Mental Health Impacts: 

  • 71,000 additional cases of mental health conditions per year 

  • $183 million in additional medical bills per year  

  • $35 million in lost annual earnings due to depression

Time Lost From Hauling Water:  

  • 68.7 million work hours lost per year (232 work hours lost per adult) 

  • 11.5 million school hours lost per year (170 school hours lost per child) 

  • It costs the U.S. economy $846M in time lost hauling water

Money Spent On Bottled Water:  

  • $1,350 spent on bottled water per family, per year

 *Reference: Draining: The Economic Impact of America’s Hidden Water Crisis (2022)

##Running Water Springs New Life: Part of the Solution 

DigDeep has helped over 600 community members in Appalachia get connected to clean, running water and nearly 3,000 families nationwide across the Appalachia, Colonias and Navajo Water Projects. Some of these families are getting running water for the first time ever—and DigDeep is accomplishing all of this from within the local community. Local Project Managers guide their efforts, and the team directly serves their neighbors. Then, they work in tandem with local government and water utilities, ensuring sustainable, reliable solutions.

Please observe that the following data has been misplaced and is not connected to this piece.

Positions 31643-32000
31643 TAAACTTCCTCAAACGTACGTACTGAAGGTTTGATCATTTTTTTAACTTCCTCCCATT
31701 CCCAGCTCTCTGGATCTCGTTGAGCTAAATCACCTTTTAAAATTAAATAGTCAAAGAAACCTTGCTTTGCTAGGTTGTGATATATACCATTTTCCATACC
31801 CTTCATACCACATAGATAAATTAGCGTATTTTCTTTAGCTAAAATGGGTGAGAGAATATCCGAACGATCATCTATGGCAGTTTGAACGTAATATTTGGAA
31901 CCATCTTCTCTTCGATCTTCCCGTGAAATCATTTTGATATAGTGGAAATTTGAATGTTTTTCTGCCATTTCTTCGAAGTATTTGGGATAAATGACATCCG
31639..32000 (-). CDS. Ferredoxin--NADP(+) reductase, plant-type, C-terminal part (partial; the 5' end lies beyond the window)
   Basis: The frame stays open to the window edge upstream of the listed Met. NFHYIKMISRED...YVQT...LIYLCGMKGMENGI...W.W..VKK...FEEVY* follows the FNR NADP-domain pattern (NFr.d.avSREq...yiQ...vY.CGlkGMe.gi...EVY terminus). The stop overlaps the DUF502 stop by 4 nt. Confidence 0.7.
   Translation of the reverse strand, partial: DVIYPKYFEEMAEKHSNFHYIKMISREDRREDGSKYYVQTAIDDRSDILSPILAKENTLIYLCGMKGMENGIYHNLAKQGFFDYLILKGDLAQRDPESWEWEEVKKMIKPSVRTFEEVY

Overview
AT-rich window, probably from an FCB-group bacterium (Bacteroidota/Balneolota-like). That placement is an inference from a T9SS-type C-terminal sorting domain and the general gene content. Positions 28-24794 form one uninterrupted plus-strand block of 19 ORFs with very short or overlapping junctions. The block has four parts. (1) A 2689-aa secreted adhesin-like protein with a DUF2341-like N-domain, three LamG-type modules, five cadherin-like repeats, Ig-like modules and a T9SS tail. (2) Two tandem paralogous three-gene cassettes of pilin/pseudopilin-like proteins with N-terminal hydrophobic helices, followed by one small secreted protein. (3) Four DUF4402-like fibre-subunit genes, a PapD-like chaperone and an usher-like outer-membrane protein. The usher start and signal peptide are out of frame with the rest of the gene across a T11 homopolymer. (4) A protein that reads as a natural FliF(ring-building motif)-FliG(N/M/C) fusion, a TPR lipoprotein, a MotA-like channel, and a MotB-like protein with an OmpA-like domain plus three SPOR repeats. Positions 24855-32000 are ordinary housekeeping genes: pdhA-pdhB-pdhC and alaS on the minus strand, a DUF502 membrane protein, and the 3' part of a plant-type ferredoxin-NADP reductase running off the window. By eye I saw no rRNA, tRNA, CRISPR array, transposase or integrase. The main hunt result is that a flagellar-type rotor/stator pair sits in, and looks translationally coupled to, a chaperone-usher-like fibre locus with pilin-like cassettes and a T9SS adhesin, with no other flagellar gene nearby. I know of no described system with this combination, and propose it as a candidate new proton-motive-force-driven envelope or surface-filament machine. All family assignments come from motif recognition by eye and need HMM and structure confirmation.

###“There could be a million different obstacles to get water to these homes...but the thing with DigDeep is, we don’t let that stop us. It’s not a catchphrase; it’s a relentless pursuit of getting people clean, reliable water.”—Eddie George, Community Relations Coordinator, AWP

AWP is working with the county to build a network of water lines and service connections that service more than 600 community members. “My experience with DigDeep has been wonderful,” community member Rosa, says. “When [they knocked on my door] asking if I wanted water, all I could say was oh yes!” With running water, it’s a step beyond merely survival. There is a clear goal to provide people dignity and an expansiveness to their life beyond wondering where this important source of life will come from tomorrow.